Descriptive statistics are reported as proportions or means with standard deviations. Intergroup differences between initial hearing levels and ages were analyzed using the t test. Categorical data were analyzed using the Fisher's exact test or Pearson’s chi-square test. One-way analysis of variance was used to determine differences in age when there were four variables. When p values were <0.05, least significant difference post hoc testing was performed to clarify group differences. Two-sided p values of <0.05 were considered statistically significant, and the analysis was performed using SPSS version 20 (IBM Corp., Armonk, NY, USA).

Results

Patient characteristics and recovery rates

Of the 147 patients, 78 were male and 69 were female and overall average patient age was 50.1 years (range 18 to 87 years). All patients were affected unilaterally; 76 patients on the left and 71 on the right. The overall recovery rate was 61.9% (n=91), that is, complete recovery 36.7% (n=54), partial recovery 12.9% (n=19), and slight recovery 12.3% (n=18).

Relationship between prognostic factors and hearing recovery

Average initial hearing levels were similar in the recovery and no recovery groups (p=0.952), but older patients had significantly lower hearing recoveries (p=0.002). Audiogram patterns (p=0.047) and tinnitus (p=0.013) were related to hearing recovery, but sex (p=0.437), dizziness (p=0.068), alcohol consumption (p=0.540), smoking (p=0.985), hypertension (p=0.292), and diabetes mellitus (p=0.563) were not. The prognostic factors identified by univariate analysis were age, audiogram pattern, and tinnitus. Regarding audiogram patterns, the down-sloping type was associated with a lower recovery rate than the up-sloping type (odds ratio=4.318, p=0.018); the profound type had a lower recovery rate than the up-sloping type (odds ratio=7.282, p=0.034), and the flat and U-shape types had marginally lower recovery rates than the up-sloping type (odds ratio=1.961, 1.574, p=0.245, 0.602 respectively) (Table 2). Multivariate analysis showed that age (p=0.022) and audiogram pattern (p=0.038) independently predicted hearing recovery.

Relationships between prognostic factors and grade of hearing recovery

Mean age in the complete recovery group was significantly less than in the partial recovery, slight recovery and no improve groups defined using Siegel’s criteria (p=0.026) [9], and the complete recovery group had a higher prevalence of tinnitus than the other two recovery groups (p=0.038). Sex (p=0.334), audiogram pattern (p=0.133), dizziness (p=0.292), alcohol consumption (p=0.170), smoking (p=0.721), hypertension (p=0.382), and diabetes mellitus (p=0.493) were not found to be related to grade of hearing recovery by univariate analysis (Table 3). Multivariate analysis showed that only age (p=0.039) independently predicted complete recovery.

Discussion

Intratympanic steroid injections were used for the first time to treat SSNHL by Silverstein, et al. [6] in 1996. These injections are used as an initial treatment without systemic steroid, as an adjunctive treatment with systemic steroids, or as a salvage therapy after failure of systemic steroids [4]. In the most recent reports, intratympanic steroid injections have been used as a salvage therapy after failure of systemic steroids rather than as an initial treatment [4]. Several reports have shown intratympanic steroid injections have no effect when administered with systemic steroid, whereas other reports have concluded salvage therapy based on intratympanic steroid injections is effective [10,11].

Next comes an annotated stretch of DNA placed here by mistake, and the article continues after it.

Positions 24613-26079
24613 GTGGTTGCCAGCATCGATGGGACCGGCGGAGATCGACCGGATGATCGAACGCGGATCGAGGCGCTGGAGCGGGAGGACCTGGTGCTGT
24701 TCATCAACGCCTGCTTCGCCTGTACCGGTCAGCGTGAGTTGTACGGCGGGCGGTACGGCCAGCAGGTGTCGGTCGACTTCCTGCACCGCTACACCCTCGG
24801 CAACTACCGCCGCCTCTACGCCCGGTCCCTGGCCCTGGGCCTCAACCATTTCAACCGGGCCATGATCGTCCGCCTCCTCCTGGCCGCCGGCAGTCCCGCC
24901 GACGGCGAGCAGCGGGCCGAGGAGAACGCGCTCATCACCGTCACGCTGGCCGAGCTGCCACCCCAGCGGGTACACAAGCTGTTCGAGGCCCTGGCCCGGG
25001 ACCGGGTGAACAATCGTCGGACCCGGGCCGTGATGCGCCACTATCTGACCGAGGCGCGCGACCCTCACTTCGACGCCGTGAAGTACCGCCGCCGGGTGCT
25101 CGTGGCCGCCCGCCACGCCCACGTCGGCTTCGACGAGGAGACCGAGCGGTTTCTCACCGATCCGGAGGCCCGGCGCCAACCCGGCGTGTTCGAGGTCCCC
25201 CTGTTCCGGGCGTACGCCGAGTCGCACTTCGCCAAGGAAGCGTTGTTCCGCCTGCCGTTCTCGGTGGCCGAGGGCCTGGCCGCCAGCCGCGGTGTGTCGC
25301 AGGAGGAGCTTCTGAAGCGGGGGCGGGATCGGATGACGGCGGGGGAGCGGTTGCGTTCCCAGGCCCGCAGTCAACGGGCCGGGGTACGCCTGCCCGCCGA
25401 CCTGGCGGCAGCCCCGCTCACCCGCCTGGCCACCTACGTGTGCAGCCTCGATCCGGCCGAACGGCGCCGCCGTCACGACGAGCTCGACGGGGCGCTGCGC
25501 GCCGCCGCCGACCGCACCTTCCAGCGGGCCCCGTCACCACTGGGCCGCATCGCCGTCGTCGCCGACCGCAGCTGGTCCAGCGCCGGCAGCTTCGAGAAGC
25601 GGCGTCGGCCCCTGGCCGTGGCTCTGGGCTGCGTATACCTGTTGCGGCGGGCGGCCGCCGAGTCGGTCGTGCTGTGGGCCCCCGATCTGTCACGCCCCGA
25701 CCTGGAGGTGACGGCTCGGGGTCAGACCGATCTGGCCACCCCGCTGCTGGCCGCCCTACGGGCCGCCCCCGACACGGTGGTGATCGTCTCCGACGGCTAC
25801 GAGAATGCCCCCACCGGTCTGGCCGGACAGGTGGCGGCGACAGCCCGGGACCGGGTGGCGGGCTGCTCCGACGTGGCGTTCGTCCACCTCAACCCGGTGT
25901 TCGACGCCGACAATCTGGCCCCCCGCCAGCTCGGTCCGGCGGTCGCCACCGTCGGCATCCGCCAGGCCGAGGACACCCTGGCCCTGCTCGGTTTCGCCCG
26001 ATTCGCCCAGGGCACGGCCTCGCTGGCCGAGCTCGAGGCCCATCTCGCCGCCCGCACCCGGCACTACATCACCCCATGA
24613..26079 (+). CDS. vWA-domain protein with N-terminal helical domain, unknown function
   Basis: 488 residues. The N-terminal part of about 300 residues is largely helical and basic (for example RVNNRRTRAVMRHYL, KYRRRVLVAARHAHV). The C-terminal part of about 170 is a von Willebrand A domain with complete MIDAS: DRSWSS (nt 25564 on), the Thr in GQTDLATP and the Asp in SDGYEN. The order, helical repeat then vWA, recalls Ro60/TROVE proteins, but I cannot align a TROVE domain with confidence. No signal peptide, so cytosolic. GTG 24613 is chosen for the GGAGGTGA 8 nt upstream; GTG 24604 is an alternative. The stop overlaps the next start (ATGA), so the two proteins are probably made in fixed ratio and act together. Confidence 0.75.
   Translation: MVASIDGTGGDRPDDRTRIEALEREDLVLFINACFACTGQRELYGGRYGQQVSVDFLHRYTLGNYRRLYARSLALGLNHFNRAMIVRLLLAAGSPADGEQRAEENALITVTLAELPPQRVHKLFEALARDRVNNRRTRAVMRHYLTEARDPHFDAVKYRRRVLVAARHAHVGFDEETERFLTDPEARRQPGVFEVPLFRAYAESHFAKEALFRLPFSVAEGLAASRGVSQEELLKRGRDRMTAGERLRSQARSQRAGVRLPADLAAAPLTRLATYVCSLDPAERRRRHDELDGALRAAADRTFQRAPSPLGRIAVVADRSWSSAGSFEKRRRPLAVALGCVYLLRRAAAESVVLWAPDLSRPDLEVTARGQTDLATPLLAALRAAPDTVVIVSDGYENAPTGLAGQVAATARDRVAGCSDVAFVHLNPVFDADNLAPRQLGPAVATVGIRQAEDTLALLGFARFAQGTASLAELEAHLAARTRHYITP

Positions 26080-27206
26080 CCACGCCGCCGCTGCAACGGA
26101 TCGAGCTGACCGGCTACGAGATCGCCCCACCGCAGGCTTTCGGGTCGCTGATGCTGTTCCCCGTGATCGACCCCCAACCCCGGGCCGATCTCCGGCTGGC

Several recent studies have compared the therapeutic effects of combined systemic and intratympanic steroid therapy versus systemic steroid therapy, and shown the outcomes of combination treatment were more effective than those obtained using systemic steroids in SSNHL patients with poor prognostic factors (especially in those with poor hearing before treatment) [12,13]. In our previous study, systemic steroid therapy resulted in complete recovery in 20.5%, partial recovery in 16.5%, slight recovery in 15.1%, and non-improvement in 47.7% [5]. In the present study, intratympanic injection and systemic steroid combination therapy achieved complete recovery in 36.7%, partial recovery in 12.9%, slight recovery in 12.3% and non-improvement in 38.1%. Thus, as compared to our previous study, combination therapy had higher complete recovery (36.7% vs. 20.5%) and total recovery (61.9% vs. 52.3%) rates than systemic steroid therapy [5].
In the present study, audiogram type was found to be related to hearing recovery. Summarizing, the down-sloping type was associated with a lower recovery rate than the up-sloping type (odds ratio=4.318, p=0.018), and the profound type with a lower recovery rate than the up-sloping type (odds ratio= 7.282, p=0.034). These results are consistent with those of previous studies, in which the up-sloping and U-shape types had better prognoses than the flat, down-sloping, or profound types [7,8,14,15]. These findings suggest that high-frequency hearing loss is an important indicator of poor prognosis.